A few months ago, I was invited by beekeeper Cherie Sintes-Glover to come and meet her bees when the weather warmed up.

On March 30, I took her up on the offer. But as Photo Chief Bea Ahbeck and I headed out to meet with Cherie, I was beginning to worry I’d made the wrong decision.

The day was gorgeous — sunny, with the blue sky and green grass contrasting beautifully out in the country east of Lodi. Nothing would stop us from going out to inspect her three hives.

This is when I should probably mention that I’m terrified of bees.

It’s a phobia I’ve had since I was 5, ever since I reached up to smack what I thought was a tater tot from my head during a cafeteria food fight only to feel a sharp, angry pain in my hand. In eighth grade, I even ran headlong into a tree trying to escape one of the curious yellow and black insects.

In recent years, I’ve been working to reassure myself that bees aren’t out to get me. They’re just trying to do their job.

I’ve made a habit of rescuing stranded sidewalk bees — lifting the exhausted insects off the hot concrete with a leaf and moving them somewhere shady and gree.

But that’s not even close to the same thing as voluntarily spending time with three whole hives.

When we arrived to the spot out past Jack Tone Road, Cherie led us out to about 20 feet from the hives, to point them out and give us the basics: move slowly, like you’re doing tai chi, don’t walk in front of the hives’ entrances, and if you feel panic rising, take a deep breath. I took a few.

Then, we retreated to suit up.

The beekeepers’ jacket is a heavy, bulky white jacket with a hood. It’s very loose-woven. The theory, Cherie explained, is that the gaps in the fabric are too small for a bee to get into, but large enough the jacket can breathe.

“It’s thick so they can’t reach you to sting you,” she said.

As we put on our suits and latex gloves, ensuring there were no gaps allowing a bee to get into our sleeves, Cherie packed sawdust, lavender (“It’s supposed to calm the bees,” Cherie said with a laugh) and woodchips into a small metal canister equipped with a miniature bellows.

The smoker allows a beekeeper to pump small amounts of smoke onto the hive. Since bees use pheromones (aka scent) to communicate, smoke disrupts that. It also signals them that there’s a problem, causing most to retreat into the hive.

Cherie has learned that only a little smoke is needed; as long as the keeper remains calm and moves slowly, the bees rarely get too agitated.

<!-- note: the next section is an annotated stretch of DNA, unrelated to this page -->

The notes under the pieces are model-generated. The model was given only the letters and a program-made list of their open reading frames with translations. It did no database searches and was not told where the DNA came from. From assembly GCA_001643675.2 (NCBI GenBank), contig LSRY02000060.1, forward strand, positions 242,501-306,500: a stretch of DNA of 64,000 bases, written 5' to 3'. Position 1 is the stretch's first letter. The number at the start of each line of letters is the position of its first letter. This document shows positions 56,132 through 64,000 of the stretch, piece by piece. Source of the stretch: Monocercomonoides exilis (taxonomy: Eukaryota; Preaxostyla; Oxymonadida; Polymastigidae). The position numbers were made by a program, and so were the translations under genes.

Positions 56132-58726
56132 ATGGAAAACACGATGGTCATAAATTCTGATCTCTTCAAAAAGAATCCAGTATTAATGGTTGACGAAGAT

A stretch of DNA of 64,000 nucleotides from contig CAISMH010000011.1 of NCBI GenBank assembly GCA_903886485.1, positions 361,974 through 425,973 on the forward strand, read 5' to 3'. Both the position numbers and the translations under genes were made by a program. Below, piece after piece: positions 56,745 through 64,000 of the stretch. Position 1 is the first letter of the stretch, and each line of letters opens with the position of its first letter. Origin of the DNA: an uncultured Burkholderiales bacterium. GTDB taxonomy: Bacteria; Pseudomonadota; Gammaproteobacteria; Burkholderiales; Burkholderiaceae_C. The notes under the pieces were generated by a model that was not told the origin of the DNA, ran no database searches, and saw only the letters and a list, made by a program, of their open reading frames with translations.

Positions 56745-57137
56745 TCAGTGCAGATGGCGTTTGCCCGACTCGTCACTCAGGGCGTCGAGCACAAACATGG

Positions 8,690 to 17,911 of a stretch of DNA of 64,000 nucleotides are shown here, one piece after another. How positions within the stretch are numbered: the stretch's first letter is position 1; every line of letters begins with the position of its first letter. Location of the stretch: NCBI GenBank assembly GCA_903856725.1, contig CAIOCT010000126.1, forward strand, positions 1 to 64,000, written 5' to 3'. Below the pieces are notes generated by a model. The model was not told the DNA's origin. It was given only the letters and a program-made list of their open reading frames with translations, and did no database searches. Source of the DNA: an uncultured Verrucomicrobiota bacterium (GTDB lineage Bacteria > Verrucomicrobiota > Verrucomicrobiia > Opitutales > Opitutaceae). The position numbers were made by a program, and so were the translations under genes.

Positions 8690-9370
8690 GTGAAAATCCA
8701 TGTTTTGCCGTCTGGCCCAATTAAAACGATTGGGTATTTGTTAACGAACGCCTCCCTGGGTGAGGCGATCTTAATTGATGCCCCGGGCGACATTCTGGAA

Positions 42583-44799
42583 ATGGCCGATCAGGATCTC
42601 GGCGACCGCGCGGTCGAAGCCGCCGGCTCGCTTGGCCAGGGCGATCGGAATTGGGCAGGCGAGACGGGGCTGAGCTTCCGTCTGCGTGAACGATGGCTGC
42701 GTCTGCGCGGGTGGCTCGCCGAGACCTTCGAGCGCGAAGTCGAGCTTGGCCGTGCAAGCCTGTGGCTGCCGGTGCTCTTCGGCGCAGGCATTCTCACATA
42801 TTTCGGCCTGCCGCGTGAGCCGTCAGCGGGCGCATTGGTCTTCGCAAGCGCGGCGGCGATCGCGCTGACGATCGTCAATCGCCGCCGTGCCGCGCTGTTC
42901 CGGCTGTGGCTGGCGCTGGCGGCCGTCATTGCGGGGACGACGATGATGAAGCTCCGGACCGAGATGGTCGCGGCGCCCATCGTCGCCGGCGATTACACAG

Then, we headed out to the hives.

In front of each hive, a small cloud of forager bees hovered. They were orienting themselves to the hive before heading out in search of pollen and nectar. Since bees live only about four weeks, there are always new foragers learning the ropes.

Cherie had recently split one of her hives, and wanted to check on the queen cell she had transferred to the new box. She also wanted to check on the other two hives to ensure a queen was active in each — signs that the hives are healthy — along with looking for any other issues.

For the first inspection, we watched. Cherie carefully drew frames out of the box, pointing out honey and showing us what a drone looks like. (They have much larger eyes than the worker bees, a “buff,” fluffy yellow thorax and a blunted rear end, as they don’t sting.)

The queen cell hadn’t hatched, but everything else appeared to be in good order. The hive stayed fairly calm as Cherie worked, though plenty of tiny bee faces stared out at us. A whiff of smoke here and there kept them calm.

“Let me know if they start bumping you,” she told us.

And we were to keep our noses sharp, in case the bees start letting off their alarm pheromone.

“If you start smelling bananas, it’s time to move away,” Cherie said.

By the second hive, I was feeling a little braver, and asked to handle the smoker.

It’s a lot harder than it looks. You have to pump the bellows just right to get enough smoke, but keep it from shooting out of the spout so quickly it annoys the bees. With a light breeze that day, directing the smoke was also difficult.

After a few minutes, I was starting to get the hang of it, I think, though Cherie still had to direct a puff here and there.

As Cherie searched the second hive, she didn’t spot any eggs. However, she did point out some uncapped cells with larvae in them, meaning the queen had been there recently — probably within the past five days. Since the second hive had two levels, it was possible she’d moved down below.

This hive was a little more curious about us than the first, and at one point I had to retreat — and take lots of those deep breaths — as the bees began bumping into the net protecting my face.

But we returned for the third hive, and it turned out to be quite interesting. This was the hive that the bees and queen cell from our first stop had come from, and the remaining bees were hard at work crafting another couple of queen cells.

As Cherie explained some of the options to keep the hive from swarming, including splitting it once again, my interest finally began to overtake my anxiety.

Bees are interesting — and not all that scary, it turns out. During the process of checking the three hives, none of us were stung or even bothered by the bugs. They went about their business, mostly ignoring us.

By the time we retreated to the gate and peeled off the beekeepers’ jackets and nets, I was feeling a lot better about the fuzzy little flyers.

I don’t think I’ll be getting a hive of my own anytime soon. But I wouldn’t be opposed to a visit now and then.

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